I am revisiting one activity I recommended a few weeks ago because of how beneficial this position is for improving sensory, body awareness, strength, vision, attention and engagement. If your child has trouble sustaining this position for ball play, allow them an alternate activity while lying on their belly (play-doh, coloring or even an educational game on the iPad if they won’t do anything else). Aim for 5 minutes and try to complete a couple times every day over the next week.
To provide touch pressure to body from floor
To increase back and neck extension strength
To develop arm strength
To develop good eye tracking (roll ball)
SPRAY BOTTLE GAMES
Trigger-handled spray bottle
Bucket of water for refilling bottles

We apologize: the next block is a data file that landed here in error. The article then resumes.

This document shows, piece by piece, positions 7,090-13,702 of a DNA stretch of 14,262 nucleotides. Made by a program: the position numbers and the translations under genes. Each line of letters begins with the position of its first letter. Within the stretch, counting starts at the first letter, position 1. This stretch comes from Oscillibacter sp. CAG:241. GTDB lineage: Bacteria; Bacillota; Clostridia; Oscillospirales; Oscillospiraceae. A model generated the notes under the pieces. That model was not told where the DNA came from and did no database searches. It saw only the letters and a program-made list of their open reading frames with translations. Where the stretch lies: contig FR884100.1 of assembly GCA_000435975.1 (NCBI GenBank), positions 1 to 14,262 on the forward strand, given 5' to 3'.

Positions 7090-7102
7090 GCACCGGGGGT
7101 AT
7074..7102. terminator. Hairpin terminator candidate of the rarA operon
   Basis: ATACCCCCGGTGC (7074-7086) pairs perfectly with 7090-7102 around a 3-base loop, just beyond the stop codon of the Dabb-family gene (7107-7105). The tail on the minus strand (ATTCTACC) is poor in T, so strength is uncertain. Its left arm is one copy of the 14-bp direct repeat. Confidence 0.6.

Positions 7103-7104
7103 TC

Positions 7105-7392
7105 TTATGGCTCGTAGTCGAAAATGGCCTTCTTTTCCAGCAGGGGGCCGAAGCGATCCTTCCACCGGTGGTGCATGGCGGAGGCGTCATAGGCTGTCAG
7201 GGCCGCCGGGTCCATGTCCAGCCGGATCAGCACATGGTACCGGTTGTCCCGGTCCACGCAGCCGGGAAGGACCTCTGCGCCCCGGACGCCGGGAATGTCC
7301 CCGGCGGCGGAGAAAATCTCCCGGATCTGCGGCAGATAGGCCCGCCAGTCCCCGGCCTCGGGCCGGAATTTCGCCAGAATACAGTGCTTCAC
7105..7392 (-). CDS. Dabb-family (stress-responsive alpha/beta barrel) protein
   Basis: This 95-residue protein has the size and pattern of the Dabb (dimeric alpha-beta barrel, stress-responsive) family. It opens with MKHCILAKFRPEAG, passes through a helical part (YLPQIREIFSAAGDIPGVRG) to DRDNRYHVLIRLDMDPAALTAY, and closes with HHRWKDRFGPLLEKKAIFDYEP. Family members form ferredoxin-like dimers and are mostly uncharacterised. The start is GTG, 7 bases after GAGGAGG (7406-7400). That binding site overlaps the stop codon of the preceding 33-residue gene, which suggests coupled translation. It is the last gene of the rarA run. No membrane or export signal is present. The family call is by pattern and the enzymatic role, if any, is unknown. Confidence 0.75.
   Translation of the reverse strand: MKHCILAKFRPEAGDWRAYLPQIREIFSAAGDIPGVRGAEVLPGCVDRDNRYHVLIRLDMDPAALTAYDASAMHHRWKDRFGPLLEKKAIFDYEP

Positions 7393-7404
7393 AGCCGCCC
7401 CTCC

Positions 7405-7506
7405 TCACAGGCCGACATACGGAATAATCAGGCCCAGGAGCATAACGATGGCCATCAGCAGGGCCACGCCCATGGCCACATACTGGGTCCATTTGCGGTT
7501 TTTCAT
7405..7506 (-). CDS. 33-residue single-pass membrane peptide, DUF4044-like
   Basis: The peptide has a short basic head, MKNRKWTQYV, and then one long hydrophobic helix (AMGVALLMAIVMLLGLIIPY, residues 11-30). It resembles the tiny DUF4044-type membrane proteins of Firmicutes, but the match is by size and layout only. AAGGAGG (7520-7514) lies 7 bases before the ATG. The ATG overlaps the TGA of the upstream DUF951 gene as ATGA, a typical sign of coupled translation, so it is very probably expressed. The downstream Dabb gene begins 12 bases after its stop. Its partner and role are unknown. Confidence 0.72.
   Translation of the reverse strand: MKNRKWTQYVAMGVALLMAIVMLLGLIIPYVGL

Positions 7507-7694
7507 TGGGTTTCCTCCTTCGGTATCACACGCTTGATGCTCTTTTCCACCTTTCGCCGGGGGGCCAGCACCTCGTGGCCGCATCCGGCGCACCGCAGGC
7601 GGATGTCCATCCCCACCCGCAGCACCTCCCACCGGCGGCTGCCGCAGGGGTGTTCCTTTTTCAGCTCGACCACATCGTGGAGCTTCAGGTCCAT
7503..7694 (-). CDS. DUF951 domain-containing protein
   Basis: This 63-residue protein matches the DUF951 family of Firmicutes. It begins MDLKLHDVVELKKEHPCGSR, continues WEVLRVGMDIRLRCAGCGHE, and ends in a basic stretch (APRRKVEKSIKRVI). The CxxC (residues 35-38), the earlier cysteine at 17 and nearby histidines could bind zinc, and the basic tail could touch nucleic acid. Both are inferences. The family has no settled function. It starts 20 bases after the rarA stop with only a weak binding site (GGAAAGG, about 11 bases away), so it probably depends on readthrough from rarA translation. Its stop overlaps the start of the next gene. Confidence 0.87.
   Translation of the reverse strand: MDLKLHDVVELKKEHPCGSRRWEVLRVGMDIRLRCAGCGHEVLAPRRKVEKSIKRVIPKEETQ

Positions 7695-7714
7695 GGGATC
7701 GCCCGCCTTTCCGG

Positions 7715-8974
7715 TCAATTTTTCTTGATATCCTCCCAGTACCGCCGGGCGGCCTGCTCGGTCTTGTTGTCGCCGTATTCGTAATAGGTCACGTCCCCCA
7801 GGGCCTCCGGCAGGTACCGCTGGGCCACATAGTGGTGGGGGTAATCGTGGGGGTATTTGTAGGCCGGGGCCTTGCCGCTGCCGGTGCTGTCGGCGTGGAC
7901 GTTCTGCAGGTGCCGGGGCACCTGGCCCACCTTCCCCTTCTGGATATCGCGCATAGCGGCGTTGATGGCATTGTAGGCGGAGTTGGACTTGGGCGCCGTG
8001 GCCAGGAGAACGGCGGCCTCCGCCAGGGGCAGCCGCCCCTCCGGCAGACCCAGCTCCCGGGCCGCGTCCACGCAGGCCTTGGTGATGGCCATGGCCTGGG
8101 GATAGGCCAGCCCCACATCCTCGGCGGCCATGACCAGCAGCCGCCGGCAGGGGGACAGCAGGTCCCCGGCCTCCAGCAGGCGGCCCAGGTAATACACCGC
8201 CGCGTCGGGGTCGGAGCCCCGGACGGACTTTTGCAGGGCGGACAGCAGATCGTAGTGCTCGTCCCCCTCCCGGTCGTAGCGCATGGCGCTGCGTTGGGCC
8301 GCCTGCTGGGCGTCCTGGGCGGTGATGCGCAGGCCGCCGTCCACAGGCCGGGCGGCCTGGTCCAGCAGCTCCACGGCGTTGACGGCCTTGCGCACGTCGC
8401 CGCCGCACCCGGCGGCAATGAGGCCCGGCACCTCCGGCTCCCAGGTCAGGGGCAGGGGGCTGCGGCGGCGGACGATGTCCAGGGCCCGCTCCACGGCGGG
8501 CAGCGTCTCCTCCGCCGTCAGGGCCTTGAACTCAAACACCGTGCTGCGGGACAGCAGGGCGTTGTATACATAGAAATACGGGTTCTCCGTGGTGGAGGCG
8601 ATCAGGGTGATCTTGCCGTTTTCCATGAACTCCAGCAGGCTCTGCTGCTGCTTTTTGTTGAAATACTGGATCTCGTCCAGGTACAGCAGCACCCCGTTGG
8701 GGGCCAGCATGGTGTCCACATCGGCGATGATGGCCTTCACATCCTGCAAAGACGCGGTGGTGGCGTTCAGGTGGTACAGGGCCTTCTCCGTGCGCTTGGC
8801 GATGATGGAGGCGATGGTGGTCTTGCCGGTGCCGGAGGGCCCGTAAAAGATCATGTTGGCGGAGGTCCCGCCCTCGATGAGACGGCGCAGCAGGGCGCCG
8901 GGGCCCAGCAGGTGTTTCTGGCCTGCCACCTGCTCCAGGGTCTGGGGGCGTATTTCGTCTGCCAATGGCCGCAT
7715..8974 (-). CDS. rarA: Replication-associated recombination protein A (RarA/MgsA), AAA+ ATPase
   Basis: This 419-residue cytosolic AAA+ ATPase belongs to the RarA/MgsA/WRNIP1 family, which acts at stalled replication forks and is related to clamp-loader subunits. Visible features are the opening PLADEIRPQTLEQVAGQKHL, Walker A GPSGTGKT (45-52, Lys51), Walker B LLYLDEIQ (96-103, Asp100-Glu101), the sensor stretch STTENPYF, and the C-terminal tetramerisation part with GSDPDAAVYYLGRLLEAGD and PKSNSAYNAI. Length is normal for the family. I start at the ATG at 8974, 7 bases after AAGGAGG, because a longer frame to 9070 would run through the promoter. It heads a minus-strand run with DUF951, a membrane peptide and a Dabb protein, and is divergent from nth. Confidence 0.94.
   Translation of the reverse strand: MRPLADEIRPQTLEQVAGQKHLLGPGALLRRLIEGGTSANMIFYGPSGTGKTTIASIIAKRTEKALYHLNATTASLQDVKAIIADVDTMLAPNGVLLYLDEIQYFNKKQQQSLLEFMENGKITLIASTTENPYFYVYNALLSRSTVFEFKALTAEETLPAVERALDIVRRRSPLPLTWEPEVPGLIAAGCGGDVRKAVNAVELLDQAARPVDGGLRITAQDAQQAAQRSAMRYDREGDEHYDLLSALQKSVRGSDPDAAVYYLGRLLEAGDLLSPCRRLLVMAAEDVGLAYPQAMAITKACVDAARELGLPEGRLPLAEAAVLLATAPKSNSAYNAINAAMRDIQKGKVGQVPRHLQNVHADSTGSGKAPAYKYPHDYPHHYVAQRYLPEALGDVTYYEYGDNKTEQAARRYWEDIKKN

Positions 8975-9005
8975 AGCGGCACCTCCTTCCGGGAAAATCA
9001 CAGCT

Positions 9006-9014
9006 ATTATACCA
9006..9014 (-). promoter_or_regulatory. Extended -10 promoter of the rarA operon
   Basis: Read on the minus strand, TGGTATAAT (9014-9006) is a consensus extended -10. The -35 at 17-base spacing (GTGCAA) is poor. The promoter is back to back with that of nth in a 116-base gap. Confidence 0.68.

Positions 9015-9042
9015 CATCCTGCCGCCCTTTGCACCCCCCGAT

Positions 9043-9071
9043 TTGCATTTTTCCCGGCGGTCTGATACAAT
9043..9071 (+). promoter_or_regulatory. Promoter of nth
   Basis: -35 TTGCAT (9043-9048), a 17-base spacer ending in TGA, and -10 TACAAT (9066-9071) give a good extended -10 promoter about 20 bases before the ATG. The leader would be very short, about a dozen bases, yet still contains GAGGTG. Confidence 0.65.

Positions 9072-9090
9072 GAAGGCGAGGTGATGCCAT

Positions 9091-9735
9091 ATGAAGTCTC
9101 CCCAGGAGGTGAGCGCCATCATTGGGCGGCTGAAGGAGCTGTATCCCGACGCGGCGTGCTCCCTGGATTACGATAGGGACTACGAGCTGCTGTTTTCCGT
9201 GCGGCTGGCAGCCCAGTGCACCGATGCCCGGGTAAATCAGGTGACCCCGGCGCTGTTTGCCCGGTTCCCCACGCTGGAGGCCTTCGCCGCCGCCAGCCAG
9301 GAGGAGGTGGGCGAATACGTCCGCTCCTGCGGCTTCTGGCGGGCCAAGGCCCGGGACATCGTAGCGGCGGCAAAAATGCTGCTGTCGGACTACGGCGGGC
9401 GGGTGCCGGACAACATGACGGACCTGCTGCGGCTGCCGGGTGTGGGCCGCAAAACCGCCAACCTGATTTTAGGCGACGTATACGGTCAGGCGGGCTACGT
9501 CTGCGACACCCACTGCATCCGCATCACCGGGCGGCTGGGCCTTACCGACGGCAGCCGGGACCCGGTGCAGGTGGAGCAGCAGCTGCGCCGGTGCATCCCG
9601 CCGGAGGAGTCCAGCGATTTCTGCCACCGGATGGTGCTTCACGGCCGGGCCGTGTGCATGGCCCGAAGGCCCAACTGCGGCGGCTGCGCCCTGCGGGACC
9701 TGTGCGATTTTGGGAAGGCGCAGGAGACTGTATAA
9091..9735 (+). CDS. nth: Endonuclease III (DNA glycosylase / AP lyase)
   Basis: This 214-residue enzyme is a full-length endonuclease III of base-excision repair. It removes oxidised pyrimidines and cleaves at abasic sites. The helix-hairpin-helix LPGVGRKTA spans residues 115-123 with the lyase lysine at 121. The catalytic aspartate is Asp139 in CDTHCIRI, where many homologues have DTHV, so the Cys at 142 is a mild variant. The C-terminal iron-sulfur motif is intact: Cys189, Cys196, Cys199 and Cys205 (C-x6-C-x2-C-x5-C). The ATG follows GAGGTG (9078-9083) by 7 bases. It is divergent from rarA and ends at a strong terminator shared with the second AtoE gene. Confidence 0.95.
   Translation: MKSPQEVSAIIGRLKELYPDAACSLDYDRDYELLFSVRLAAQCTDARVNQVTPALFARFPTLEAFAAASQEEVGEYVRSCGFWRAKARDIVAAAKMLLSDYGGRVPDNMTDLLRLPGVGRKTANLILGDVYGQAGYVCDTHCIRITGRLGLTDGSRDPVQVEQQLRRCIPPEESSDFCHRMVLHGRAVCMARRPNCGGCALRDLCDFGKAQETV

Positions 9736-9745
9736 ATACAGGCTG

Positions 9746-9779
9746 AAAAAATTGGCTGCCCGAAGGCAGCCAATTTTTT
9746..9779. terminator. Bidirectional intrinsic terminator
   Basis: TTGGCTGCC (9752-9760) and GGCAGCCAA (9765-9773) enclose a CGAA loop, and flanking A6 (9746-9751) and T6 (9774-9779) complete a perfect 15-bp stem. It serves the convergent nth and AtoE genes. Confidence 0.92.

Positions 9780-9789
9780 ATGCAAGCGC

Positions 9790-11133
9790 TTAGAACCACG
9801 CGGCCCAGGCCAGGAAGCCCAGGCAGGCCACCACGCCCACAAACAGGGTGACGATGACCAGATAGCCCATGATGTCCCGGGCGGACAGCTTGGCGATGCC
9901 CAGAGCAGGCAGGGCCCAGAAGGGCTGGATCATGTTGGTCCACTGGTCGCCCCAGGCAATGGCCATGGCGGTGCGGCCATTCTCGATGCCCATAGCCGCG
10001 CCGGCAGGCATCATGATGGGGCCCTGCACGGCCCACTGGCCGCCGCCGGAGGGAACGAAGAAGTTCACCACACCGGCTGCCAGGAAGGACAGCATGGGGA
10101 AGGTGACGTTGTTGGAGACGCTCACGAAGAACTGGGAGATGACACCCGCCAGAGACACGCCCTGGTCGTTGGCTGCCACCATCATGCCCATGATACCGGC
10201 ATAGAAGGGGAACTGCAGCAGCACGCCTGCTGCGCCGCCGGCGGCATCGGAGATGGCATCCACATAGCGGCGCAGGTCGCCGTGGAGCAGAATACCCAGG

Targets-playground cement, beach ball with shaving cream, bubbles.
Line up your children (if siblings want to participate) and give each child one spray bottle. The children use the spray bottle to draw letters, shapes and numbers on the cement. If you child has difficulty drawing something specific, just work on the act of spraying water on the sidewalk.
Place a beach ball on top of the bucket, 5 feet for the children. Draw a happy face, number, or letter on the ball with shaving cream, and have the children take turns squirting the water at the beach ball until the cream is washed off.
Have the children spray a stream of water to pop bubbles blown by the parent.
Bissell, Julie, M.A., OTR, J. Fisher, M.A., OTR , C. Owens, OTR, P. Polcyn, OTR. Sensory Motor Handbook. A Guide for Implementing and Modifying Activities in the Classroom. Therapy Skill Builders Copyright 1998, Sensory Integration International.
Activities are to be completed with parent supervision at all times for safety.